Proving a knack for talent scouting, Halim has installed Dennis Yong, a young chef with a flair for fermentation and a mission to reduce food waste.
In less witty or less skilled hands, the focus on reusing ingredients that would otherwise go to the bin might get a little serious.
But Yong’s passion for taste runs as deep as his commitment to the environment. Being an eco warrior never tasted so good.
198 Little Collins Street, Melbourne, parks.com.au
Wine-friendly snacks at the Public Wine Shop. Photo: Eddie Jim
Public wine shop
When Campbell Burton, one of the city’s most passionate wine professionals, announced he was opening a wine bar bottle shop, the excitement was palpable.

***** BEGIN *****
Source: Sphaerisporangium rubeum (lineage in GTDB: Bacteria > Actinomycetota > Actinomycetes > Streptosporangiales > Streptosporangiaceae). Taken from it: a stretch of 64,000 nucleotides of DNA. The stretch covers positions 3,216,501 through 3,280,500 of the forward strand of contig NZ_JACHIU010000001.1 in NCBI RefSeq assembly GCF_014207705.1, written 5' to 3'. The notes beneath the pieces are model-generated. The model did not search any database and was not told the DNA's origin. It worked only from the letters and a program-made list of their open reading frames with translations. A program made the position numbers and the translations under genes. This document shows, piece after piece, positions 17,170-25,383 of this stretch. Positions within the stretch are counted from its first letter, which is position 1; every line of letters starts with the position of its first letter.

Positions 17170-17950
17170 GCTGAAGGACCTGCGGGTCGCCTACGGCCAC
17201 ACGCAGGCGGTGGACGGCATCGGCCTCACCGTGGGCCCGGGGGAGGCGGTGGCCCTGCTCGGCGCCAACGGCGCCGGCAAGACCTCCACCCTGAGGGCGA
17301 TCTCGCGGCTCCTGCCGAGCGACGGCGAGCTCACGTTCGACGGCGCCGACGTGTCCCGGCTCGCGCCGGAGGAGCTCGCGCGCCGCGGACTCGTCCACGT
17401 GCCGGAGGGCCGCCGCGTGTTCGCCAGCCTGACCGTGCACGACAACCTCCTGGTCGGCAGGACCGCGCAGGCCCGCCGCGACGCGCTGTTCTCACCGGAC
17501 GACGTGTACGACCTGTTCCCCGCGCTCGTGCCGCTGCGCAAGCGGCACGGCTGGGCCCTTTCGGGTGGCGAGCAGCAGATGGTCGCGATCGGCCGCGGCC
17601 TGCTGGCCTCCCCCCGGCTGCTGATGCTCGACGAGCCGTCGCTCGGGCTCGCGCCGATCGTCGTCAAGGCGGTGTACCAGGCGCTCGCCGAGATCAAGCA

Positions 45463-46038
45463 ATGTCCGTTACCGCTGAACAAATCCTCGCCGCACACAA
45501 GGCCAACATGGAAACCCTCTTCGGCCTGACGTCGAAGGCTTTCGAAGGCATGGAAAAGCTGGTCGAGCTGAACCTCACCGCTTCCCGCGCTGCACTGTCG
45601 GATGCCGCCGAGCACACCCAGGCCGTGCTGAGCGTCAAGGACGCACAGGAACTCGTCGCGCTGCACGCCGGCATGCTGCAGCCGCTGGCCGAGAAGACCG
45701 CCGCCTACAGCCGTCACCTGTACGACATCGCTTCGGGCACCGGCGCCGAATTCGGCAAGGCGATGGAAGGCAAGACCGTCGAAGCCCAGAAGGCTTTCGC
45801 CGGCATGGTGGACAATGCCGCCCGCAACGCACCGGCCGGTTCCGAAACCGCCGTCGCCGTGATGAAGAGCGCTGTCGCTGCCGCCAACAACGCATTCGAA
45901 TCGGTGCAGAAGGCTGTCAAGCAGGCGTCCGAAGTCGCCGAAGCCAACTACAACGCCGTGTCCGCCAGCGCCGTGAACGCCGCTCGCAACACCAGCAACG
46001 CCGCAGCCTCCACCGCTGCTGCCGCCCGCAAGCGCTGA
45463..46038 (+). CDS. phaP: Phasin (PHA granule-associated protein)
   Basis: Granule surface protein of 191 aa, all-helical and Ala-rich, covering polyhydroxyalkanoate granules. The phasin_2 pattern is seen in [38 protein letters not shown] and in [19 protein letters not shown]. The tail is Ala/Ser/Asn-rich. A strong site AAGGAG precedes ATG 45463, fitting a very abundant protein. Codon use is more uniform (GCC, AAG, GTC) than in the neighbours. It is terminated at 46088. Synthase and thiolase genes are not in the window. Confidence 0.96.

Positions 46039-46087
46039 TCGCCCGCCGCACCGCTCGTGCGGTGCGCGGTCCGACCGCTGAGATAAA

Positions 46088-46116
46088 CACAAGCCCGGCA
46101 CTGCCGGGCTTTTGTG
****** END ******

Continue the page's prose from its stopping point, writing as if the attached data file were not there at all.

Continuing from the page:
Essentially a brick-and-mortar version of the wholesale wine business he runs with his partner Charlotte Ryan, Public is all about minimal intervention wines and other fun, fermented beverages.
Hundreds of these line the walls while chef Ali Currey-Voumard (once of Tasmania’s Agrarian Kitchen) creates a menu of European classics that’s delivered to the 20-seat communal table.
179 St Georges Road, Fitzroy North, publicwineshop.com.au
Rocco’s has a retro look. Photo: Bonnie Savage
Rocco’s Bologna Discoteca
The people who dreamed up this fun-loving Fitzroy restaurant clearly wanted to create a place that they enjoy being in. Luckily we want to go there too. Wood paneling, vinyl booths, and white curtains are reminiscent of the Italian bars many of us grew up in.